Despite being one of the most talented and prominent directors to have emerged from Iran in the last 10 years, Kurdish-Iranian director Bahman Ghobadi has reportedly been warned to avoid using the Kurdish language in his films. Such restrictions threaten to curtail the important stories Ghobadi wishes to tell about the experiences of a highly marginalised facet of the wider Iranian community. Despite working under such conditions, numerous Iranian directors have attempted to represent aspects of Iran’s rich cultural diversity. Constituted of many different regional and linguistic groups, Kurds, Turks, Afghans and refugees of the Iran-Iraq war. This article will examine the range and scope of cultural diversity represented in post-revolutionary Iranian cinema, from the presence of Afghan characters as marginal but important figures in a range of films to the more extensive examination of the plight of Afghan refugees. I will also discuss the role played by Iranian directors in bringing attention to social problems in Afghanistan by filming in that country and producing what has been hailed as the first Afghan feature film after many decades of invasion, civil war, repressive Taliban rule and the war on terror. In many cases, the marginal legal and civil status of ethnic minorities within Iran is treated thematically by setting films in marginal locations with the ‘border’ functioning as a device to signify and highlight this status. I will argue that although the scope and range of cultural and ethnic diversity in Iranian cinema does not equal or mirror that in Iranian society itself, these films nevertheless manage to be inclusive despite the various restrictions placed on the content and form of films in Iran.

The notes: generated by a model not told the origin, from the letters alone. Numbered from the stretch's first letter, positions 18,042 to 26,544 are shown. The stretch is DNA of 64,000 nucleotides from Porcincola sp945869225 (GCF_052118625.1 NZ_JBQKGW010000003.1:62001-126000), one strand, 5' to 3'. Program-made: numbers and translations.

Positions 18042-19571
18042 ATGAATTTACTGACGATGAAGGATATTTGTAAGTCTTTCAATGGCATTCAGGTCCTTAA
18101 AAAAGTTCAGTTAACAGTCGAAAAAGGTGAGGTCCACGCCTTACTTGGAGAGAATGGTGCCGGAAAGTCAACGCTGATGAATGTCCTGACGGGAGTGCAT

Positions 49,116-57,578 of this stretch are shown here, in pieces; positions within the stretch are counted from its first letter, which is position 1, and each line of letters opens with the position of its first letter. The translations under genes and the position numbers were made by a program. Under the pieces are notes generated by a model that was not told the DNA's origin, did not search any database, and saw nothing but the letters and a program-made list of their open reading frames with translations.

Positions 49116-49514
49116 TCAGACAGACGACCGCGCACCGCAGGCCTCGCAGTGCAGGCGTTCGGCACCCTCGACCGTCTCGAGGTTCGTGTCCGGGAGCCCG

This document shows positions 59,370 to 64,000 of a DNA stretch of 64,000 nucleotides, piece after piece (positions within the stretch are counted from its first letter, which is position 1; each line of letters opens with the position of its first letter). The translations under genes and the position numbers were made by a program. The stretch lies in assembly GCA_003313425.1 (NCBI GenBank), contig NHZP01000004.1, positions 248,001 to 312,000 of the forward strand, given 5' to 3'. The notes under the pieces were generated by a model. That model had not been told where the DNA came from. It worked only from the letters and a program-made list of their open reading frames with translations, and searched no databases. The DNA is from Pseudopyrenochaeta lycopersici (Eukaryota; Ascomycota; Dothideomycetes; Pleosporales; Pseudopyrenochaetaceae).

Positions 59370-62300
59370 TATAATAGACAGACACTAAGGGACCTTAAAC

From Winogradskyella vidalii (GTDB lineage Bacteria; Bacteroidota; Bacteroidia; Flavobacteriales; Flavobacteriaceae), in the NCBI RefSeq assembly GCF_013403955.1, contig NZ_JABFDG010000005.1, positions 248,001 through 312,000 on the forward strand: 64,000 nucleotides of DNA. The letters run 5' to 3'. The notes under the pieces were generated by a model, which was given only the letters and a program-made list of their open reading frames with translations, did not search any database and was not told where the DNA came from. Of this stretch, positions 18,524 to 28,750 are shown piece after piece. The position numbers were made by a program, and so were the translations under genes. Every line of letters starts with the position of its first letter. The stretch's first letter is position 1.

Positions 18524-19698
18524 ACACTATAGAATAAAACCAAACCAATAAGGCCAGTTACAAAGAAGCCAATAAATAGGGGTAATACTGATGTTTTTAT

|Keywords:||Iran, Cinema, Kurdish, Afghanistan, Refugees|
Associate Lecturer, School of Media, Film and Theatre, University of New South Wales, Sydney, NSW, Australia
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